Mr. Speaker, it is no coincidence that you see so many members from Manitoba rising today, my two colleagues here, and my colleague across the way. This is a very important issue for the province of Manitoba. It is important for the farmers of Manitoba. It is important for the communities of Manitoba. It is important for the city of Winnipeg and it is very important for the port of Churchill. We rise with great concern today to speak to this issue.
Because I have only a short time, I am going to take a slightly different tack.
Mr. Speaker, I should add that I am sharing my time with my colleague from Saint Boniface, who will pick up when we resume debate on this matter.
What I am struck by is the whole lack of any semblance of balance or fairness on this issue. It is all gone. It is out the door and members across the way make no pretense.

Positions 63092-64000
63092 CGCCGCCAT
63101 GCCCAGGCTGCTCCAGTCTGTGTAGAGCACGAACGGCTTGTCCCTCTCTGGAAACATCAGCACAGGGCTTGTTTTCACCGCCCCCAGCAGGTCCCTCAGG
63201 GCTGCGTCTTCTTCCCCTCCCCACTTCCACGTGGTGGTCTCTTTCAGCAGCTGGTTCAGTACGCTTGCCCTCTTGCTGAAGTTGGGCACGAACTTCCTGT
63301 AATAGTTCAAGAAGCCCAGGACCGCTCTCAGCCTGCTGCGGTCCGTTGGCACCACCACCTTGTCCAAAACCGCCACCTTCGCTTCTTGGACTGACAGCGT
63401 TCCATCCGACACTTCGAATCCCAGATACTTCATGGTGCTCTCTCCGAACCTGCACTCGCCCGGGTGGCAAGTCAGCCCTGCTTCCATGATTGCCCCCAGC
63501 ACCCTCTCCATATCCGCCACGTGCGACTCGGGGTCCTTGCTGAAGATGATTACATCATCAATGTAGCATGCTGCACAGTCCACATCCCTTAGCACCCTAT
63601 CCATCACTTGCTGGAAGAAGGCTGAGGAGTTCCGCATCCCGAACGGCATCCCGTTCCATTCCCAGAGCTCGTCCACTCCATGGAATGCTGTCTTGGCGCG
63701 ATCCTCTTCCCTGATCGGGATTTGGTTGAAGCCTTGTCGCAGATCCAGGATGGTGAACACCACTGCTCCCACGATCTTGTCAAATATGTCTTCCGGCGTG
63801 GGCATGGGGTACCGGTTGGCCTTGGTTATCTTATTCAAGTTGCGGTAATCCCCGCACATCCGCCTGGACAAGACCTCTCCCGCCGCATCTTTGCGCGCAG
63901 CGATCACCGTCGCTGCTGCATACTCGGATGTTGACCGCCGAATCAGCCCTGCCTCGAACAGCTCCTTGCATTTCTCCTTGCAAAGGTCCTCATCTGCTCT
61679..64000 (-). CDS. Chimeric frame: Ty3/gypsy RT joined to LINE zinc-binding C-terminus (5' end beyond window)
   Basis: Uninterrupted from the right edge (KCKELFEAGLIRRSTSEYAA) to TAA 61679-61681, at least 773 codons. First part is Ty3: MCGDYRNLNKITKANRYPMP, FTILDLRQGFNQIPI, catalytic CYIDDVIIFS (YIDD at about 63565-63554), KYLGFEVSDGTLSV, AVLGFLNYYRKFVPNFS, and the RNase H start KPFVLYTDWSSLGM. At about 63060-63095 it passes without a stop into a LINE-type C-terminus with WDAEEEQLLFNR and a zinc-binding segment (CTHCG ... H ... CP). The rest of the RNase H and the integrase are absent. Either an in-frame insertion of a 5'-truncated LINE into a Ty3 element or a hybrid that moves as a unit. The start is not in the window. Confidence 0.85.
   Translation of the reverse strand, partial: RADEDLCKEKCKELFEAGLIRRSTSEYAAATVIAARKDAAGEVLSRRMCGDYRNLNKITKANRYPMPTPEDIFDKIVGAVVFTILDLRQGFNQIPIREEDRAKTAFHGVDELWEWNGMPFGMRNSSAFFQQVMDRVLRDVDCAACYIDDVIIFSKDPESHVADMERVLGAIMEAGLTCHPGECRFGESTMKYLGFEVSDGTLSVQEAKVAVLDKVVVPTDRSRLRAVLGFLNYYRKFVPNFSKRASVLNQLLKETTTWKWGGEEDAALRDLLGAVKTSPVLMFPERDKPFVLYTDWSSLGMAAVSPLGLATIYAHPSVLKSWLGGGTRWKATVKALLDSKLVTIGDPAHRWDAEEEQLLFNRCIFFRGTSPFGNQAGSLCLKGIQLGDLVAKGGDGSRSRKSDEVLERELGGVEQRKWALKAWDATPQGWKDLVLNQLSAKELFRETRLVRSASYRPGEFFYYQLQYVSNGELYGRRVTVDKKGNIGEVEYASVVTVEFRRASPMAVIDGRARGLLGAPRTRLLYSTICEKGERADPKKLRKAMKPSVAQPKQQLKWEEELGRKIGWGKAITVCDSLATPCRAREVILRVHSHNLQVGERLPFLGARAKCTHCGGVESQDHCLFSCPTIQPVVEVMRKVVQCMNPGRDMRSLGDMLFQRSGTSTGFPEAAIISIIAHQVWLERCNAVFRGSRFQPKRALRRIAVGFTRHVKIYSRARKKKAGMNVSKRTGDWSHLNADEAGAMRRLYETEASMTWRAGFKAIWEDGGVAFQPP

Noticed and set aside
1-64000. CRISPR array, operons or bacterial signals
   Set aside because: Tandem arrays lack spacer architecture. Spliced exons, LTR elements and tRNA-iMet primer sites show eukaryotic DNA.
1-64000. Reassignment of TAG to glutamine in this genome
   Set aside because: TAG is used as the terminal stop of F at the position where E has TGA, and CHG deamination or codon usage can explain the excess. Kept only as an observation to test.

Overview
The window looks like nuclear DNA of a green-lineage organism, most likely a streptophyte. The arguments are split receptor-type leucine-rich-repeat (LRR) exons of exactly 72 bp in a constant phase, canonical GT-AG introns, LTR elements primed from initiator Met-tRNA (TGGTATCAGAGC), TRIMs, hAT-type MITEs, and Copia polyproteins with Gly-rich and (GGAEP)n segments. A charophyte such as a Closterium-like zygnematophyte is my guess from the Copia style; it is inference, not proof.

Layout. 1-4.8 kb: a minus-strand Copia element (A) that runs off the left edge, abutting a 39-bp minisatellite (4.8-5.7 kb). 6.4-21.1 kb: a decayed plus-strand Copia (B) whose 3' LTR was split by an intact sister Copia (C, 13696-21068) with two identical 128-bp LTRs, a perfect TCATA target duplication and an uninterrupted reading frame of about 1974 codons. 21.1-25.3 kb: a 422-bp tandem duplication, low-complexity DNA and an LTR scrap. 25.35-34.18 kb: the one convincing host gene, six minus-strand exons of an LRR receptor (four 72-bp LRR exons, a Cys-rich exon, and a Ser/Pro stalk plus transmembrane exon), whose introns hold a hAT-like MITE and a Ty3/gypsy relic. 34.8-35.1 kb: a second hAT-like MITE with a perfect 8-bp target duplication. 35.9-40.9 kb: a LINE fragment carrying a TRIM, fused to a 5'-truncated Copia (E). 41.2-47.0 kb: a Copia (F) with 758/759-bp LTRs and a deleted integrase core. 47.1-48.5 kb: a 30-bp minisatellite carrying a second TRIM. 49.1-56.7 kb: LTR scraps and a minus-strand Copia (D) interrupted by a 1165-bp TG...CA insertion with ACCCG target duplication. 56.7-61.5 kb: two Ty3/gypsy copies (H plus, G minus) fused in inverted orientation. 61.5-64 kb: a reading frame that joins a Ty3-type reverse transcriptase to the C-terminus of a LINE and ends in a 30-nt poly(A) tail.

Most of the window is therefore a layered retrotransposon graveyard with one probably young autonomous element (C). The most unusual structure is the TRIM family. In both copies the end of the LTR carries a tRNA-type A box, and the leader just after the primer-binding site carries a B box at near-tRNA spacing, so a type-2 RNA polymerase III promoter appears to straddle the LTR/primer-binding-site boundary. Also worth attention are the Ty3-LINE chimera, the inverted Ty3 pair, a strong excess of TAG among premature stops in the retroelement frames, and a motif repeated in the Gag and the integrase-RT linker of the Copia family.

I often find myself sitting here thinking of the fact that, like many of my colleagues, I go into schools to talk about how democracy does and does not work, how we as members of Parliament advance issues, how there is opportunity for community members to speak to both sides of the issue. Here is a good case study for students on what one does not want to see in a democratic country: muzzling, gagging, misinformation, keeping people out of meetings.